| Strategies for advancing diversity and inclusion in standards development
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Strategies for advancing diversity and inclusion in standards development

Standards imageMore than a century ago, forward-looking leaders with the American Water Works Association (AWWA) established a standardization practice in the water sector that has contributed greatly to public health and advancements in water service delivery and treatment. 

Since then, AWWA volunteers have produced more than 185 standards covering all areas of water treatment and supply. As new technologies emerge, new standards are developed.

Emily MeekEmily Meek, an AWWA standards engineer, published an article in the May 2022 issue of Journal AWWA advocating the need to advance diversity and inclusion in today’s standards process.

To recognize World Standards Day this Oct. 14, here are some suggestions from Meek’s article, “They Say Women Drink Water Too.”

  • Start taking stock. According to Women in Standards, about 93% of standard-development organizations across the world don’t comprehensively track the demographics of their participants. In part, organizations haven’t wanted to create a barrier to participation, and they haven’t developed a system for storing this information. “But we can’t measure progress if there is no baseline,” the article states.
  • Increase participation. Most standards committees have fewer than 30 members from a variety of backgrounds and experience, and members often have difficulty participating in every meeting due to other commitments. In response, committees are becoming more flexible and efficient, switching to hybrid meetings with shorter agendas. This provides an opportunity for a more diverse variety of voices to be heard.
  • Generate interest. In the past, standards developers typically recruited volunteers by relying on direct outreach or general engagement with the association to advertise which standards are active. But social media posts and standards action notices have proven to be more successful outreach methods. Try talking about standards on LinkedIn, Twitter and TikTok.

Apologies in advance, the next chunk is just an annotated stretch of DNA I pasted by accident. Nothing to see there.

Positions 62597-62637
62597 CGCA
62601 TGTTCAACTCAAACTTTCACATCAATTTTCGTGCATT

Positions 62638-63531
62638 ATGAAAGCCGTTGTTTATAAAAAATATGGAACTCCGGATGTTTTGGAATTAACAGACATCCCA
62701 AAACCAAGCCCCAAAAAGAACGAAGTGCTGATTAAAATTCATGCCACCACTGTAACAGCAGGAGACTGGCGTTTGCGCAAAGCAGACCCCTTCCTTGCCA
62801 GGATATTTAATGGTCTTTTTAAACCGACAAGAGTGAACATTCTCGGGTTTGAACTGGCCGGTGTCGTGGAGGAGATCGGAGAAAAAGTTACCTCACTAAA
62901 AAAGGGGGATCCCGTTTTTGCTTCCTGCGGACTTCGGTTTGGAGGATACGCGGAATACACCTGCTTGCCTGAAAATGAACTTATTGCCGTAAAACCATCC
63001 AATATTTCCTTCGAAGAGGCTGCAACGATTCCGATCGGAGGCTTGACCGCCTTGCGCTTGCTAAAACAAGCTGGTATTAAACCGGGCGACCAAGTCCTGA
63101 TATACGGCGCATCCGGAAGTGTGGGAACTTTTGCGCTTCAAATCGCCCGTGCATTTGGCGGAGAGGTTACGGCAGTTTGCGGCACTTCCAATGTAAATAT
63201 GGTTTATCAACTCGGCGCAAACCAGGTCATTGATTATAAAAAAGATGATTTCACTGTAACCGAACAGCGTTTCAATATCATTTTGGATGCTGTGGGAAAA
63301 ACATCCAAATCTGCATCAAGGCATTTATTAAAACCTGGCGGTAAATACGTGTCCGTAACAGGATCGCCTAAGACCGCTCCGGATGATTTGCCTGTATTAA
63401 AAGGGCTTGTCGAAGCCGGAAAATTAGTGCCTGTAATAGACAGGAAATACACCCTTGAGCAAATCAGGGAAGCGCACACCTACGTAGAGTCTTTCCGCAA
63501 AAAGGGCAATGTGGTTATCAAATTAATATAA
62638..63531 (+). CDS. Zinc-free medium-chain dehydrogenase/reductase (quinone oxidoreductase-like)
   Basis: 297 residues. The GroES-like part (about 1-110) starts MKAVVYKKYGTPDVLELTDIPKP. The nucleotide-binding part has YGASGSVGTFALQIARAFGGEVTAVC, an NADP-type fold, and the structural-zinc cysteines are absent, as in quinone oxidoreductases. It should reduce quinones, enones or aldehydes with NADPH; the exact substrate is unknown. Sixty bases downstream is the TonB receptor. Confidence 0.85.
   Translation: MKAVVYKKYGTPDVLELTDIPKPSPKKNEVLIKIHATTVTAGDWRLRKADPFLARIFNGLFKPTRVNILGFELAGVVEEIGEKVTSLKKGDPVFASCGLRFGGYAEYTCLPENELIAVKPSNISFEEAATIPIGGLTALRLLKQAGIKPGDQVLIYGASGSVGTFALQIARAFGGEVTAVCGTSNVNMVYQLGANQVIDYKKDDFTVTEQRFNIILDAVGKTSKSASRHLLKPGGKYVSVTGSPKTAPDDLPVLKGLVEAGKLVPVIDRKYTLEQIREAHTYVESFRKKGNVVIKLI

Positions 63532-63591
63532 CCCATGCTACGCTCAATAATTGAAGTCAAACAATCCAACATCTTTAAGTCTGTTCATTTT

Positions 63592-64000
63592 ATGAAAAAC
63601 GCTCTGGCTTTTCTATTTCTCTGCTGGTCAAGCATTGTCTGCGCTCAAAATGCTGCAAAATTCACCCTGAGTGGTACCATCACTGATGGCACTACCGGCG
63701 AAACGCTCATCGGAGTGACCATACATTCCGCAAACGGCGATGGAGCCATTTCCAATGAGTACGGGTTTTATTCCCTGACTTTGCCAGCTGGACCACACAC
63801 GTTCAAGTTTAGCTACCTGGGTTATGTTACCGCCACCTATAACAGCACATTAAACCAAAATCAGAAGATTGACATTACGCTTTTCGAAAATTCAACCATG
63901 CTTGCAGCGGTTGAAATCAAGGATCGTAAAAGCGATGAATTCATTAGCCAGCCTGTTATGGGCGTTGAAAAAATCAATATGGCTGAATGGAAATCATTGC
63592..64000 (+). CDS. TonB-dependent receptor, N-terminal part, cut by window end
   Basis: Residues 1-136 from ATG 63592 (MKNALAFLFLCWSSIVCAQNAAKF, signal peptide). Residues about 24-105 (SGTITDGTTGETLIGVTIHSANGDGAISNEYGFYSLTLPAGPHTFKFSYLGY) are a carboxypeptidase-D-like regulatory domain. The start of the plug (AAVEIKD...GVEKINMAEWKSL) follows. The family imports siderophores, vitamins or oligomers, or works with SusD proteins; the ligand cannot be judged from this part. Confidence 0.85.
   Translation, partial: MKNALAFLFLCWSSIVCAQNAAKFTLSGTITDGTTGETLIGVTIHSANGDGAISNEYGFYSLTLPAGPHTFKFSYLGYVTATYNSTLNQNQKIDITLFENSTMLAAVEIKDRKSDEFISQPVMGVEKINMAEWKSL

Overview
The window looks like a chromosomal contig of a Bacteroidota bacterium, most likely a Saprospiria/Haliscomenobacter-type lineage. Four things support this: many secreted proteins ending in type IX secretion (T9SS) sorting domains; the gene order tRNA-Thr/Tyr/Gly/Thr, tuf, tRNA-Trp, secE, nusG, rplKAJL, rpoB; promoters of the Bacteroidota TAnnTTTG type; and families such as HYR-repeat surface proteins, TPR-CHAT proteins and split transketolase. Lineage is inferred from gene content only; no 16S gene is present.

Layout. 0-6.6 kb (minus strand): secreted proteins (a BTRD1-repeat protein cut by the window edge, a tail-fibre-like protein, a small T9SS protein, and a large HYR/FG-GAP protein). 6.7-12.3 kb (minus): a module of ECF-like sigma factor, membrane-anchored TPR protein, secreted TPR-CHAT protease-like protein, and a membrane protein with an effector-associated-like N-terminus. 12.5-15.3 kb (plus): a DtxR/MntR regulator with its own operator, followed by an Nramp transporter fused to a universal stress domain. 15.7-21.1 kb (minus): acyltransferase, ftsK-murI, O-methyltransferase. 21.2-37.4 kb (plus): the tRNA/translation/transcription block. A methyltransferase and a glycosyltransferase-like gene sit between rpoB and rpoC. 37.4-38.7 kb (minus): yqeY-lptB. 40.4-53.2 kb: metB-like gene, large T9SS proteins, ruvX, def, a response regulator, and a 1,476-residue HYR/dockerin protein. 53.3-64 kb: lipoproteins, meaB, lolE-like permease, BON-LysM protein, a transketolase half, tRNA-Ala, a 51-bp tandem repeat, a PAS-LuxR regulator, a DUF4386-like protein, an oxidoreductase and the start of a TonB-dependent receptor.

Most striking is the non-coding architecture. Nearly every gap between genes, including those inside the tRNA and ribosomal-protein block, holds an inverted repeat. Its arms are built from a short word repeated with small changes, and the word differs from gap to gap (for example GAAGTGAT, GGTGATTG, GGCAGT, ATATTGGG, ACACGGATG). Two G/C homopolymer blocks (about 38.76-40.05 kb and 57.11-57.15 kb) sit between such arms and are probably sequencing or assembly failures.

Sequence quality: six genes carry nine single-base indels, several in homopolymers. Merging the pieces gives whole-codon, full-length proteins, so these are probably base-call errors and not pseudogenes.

• Support standards volunteers. It’s important that volunteers feel connected and have a safe space to share their opinions. This can be addressed through communication and engagement. Some standard-development organizations are adding onboarding, orientation and mentoring programs to their standard process and using technologies such as Microsoft Teams. 
  • Consider different gender needs. Gender equity and balanced representation in the standards development process are crucial to responding to the priorities of all genders. ASTM International, the International Organization for Standardization, and the Standards Council of Canada have signed declarations for gender-responsive standards.

“Standards can enable forward thinking, ensuring inclusive design that allows everyone to engage safely and productively in the water sector,” the article stated. “Let’s continue making a better world through better water and developing better standards for everyone.”

For information about volunteering for standards development with AWWA, email standards@awwa.org or go to AWWA’s website volunteer resource page.
 

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